'Now there, ya got me. Nothing to do with me, son. Nothing at all. I'm just, part of the L.A.P.D…' he started rifling around in the multiple pockets on his rain coat, mumbling to himself, and produced a police badge. The boy stepped forward, to share the light with the man, and saw that he telling the truth. In this light he couldn't quite read the name, but the badge spelt out fact. 'Name's Lt. Columbo. Homicide..'

'Homicide?' Asked the little boy. 'Ain't been no murder around here has there?' Columbo stared at the little boy enquiringly.

'Why, no sir. I was just taking a stroll down the main street out there. Wanted to take advantage of this wonderful evening beneath the stars.' He was gesticulating madly. His arms waving around like he was trying to swat flies. He looked up, squinting slightly, he could see past the rugged buildings that imprisoned the sky and could see the stars twinkling in the distance. Just waiting. 'And I heard you bouncing that tennis ball. Thought I'd come and check you were alright. D'you mind if I have a shot at that?' He pointed at the tennis ball, which lay silently in Oscar's hands. The little boy threw the tennis ball to Columbo, who fumbled it slightly before being able to catch it safely. He watched as the aging detective started bouncing the ball at the wall, just as he had done a few minutes before. Hitting the light posters to release a low crackling sound into their ears and hitting the hard brick, allowing a shrewd harsh bounce to overshadow the other noises of the night.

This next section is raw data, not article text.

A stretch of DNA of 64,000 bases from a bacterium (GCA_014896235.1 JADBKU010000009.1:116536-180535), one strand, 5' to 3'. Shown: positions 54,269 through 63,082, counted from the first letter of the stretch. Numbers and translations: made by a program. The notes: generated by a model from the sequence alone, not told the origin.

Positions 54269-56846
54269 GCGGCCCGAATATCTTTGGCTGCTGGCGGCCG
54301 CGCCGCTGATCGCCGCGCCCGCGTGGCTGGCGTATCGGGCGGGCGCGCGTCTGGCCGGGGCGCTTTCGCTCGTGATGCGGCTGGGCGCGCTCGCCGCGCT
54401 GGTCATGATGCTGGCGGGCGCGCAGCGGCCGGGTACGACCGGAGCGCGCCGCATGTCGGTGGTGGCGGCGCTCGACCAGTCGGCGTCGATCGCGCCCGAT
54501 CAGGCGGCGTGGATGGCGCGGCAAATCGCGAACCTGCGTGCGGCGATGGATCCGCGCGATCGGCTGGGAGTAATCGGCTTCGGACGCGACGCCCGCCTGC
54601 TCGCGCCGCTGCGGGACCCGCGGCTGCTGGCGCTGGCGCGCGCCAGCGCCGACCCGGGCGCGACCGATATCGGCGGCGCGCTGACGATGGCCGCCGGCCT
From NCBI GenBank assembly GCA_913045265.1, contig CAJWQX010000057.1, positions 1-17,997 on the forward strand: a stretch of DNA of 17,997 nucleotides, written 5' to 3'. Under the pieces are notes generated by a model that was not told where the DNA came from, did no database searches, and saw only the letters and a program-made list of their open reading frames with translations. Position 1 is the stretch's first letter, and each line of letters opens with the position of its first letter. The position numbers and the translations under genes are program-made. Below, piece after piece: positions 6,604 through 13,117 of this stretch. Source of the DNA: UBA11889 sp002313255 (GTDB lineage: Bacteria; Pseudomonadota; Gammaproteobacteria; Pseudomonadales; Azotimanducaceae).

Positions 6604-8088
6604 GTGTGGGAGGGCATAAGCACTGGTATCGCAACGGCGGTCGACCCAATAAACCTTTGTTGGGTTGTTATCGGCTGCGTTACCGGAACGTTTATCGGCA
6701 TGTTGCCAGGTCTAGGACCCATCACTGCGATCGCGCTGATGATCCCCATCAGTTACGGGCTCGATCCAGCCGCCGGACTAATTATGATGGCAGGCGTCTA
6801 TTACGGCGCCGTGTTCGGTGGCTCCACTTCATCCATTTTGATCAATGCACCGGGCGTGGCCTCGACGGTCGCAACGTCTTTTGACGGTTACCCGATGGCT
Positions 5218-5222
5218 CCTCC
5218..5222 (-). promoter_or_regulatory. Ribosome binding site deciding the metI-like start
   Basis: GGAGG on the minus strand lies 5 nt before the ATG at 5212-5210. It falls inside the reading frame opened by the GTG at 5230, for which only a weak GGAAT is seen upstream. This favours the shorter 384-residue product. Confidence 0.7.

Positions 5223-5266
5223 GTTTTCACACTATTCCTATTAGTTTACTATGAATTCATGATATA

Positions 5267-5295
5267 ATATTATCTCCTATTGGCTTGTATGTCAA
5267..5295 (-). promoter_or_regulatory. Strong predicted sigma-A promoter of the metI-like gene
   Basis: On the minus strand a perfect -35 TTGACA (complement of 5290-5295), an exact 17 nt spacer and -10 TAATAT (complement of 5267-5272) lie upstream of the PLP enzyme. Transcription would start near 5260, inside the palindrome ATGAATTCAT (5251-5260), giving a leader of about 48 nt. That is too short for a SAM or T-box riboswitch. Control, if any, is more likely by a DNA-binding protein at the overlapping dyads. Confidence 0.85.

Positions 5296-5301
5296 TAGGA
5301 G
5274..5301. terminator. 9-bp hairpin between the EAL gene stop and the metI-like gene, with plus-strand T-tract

'You're not bad.' Oscar tried to say without sounding condescending. Columbo kept bouncing the ball, uncertainly, as if it were a wild animal ready to break from its strict routine of bouncing and run off into the night.

'Why thanks, kid. When I was stressed or down in the dumps, I used to bounce tennis balls against the walls in my little house. Well, that was until my wife told me I was making marks on the walls. Ah, my wife, most wonderful woman in the world, but she's a fussy lady when it comes to cleaning. Oh, you wouldn't wanna mess with her when she gets the mop and duster out.' Columbo chuckled as he caught the tennis ball and handed it back to its owner. 'Thank you. Must invest in some tennis balls for the office. They work wonders.' He smiled and so did Oscar.

'So what you doing out here on a night like tonight? Doubt kids your age come out to enjoy the atmosphere nowadays, what wi' your computers and game station things. Could never get the hang of those things. My nephew got one for his last birthday, and I don't know what to do with it. Instructions may as well be written in Japanese upside down.' There was a short silence. Columbo was a strange little man. Certainly one who Oscar would not have expected to be a police officer. But he was honest and kind, and a laugh, which is what Oscar needed right now.

'Parents were having an argument. Needed to get out of the house.' Another silence.